Updated: Jun 29, 2020
Creatine is amongst the most popular and heavily researched supplements available on the market. Studies not only support that it works mechanistically to increase intramuscular creatine stores, but there are also strongly observed benefits in strength and power output following supplementation. Additionally, some evidence even suggests it may positively influence cognitive function in certain individuals but more research is required on this matter.
What is it?
Creatine is molecule that is made up of 3 amino acids: glycine, arginine and methionine. In terms of dietary sources, it is predominantly found in red meat and fish. We store approximately 95% of it in our skeletal muscle, and the majority of that is stored as high energy phosphate groups known as phosphocreatine. During exercise, we use and transport energy via adenosine triphosphate, otherwise known as ATP. As this ATP is used, it loses a phosphate group and is degraded to adenosine diphosphate (ADP), which can no longer be used for energy production. Following numerous chemical reactions, creatine donates a phosphate group to ADP in order to convert it back to ATP, subsequently increasing the energy available, particularly in short-term high intensity activities such as sprinting or weightlifting.
Benefits of Creatine
Given its role in energy production, creatine has been shown to improve strength, power output, and when in conjunction with resistance exercise, lean body mass. Although acting as ergogenic aid it has predominately been shown to be effective during exercise of short duration, it could be argued by supporting muscular adaptations this could additionally be translated into performance benefits in sports of moderation duration.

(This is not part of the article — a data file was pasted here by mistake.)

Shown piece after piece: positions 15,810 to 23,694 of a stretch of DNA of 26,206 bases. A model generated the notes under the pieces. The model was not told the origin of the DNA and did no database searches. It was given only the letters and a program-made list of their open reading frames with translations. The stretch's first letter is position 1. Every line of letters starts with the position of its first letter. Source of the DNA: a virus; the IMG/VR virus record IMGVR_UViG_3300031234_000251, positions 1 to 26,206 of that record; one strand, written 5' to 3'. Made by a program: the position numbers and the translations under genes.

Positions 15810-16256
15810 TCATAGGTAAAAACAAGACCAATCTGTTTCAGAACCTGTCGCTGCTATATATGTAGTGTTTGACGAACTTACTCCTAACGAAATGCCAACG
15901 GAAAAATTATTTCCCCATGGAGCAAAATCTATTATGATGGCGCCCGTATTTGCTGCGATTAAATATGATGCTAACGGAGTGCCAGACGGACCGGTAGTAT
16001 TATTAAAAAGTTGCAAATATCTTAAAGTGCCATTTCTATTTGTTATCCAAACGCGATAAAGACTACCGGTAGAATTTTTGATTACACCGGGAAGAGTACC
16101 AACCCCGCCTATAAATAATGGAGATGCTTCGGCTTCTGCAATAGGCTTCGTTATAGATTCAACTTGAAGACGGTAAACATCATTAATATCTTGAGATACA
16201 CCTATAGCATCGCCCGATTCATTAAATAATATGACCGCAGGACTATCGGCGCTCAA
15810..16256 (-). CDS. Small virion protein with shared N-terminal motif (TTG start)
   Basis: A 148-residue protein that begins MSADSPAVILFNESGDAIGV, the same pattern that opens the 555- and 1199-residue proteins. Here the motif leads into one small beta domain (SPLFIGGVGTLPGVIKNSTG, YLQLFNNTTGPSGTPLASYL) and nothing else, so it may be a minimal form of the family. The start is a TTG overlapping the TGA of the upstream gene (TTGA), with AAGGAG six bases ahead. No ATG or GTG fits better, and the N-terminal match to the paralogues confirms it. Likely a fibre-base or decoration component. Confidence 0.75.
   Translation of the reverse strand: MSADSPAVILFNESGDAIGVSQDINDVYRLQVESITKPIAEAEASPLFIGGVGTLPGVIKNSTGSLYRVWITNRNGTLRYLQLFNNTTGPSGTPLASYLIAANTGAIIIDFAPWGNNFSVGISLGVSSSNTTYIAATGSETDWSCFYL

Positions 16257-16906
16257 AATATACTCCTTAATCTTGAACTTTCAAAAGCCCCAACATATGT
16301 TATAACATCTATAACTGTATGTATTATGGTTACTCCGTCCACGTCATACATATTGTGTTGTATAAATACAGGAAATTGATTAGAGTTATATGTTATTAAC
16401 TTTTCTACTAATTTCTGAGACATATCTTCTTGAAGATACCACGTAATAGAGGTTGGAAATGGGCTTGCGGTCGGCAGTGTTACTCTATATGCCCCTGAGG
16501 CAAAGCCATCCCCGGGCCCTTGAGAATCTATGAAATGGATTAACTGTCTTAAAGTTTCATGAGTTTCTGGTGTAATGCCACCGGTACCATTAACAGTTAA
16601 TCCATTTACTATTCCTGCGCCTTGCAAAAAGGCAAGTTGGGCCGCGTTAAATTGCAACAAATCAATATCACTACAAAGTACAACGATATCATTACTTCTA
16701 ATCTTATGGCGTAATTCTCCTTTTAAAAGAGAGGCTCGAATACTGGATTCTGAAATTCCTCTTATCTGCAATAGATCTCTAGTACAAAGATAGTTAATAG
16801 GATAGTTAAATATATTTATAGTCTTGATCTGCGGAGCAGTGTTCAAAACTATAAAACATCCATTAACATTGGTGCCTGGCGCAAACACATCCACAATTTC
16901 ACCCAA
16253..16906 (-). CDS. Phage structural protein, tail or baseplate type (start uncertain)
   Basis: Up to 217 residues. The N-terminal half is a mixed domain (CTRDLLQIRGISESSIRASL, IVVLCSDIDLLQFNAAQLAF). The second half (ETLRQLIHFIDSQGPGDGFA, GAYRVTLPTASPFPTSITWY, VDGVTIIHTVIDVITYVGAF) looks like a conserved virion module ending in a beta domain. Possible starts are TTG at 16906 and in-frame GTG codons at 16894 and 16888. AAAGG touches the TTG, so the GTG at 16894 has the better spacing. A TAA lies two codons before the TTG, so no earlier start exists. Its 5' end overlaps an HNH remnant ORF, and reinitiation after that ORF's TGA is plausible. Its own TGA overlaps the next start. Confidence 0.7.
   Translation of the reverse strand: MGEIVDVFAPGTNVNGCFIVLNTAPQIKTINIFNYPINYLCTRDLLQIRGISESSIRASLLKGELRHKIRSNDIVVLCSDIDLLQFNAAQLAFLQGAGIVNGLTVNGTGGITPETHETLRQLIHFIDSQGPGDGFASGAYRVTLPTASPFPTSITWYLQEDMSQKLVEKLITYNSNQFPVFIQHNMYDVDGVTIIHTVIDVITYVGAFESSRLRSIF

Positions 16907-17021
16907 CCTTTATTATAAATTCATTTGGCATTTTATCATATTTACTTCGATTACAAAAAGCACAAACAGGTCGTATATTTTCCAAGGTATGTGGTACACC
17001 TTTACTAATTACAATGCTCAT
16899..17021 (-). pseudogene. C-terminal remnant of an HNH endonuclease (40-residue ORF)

There is a growing body of evidence supporting the potential improvements in health, including cognitive function, but more research would be required before coming to conclusions.
With creatine monohydrate being the very heavily researched, cheap, and potentially most effective with its high absorption rate, it would seem a sensible when selecting a particular form of creatine.
The quickest way to saturate your creatine stores is to follow a loading phase protocol. This requires you to consume 0.3g per kg of bodyweight per day for between 5-7 days, splitting up this dose across 4 different serving times. Following the loading period, reduce intake to at least 0.03g per kg per day until you wish to stop supplementing.
To provide an example, an 80kg individual would consume 24g per day for 5-7 days, before reducing intake to at least 2.4g per day to maintain saturation levels.
Alternatively, consuming a minimum of 0.03g per day for 28 days should also see creatine stores fully saturated, albeit taking a little longer. There may however be an argument to be made on bigger individuals needing larger doses, with some research suggesting an intake of 5-10g may be required.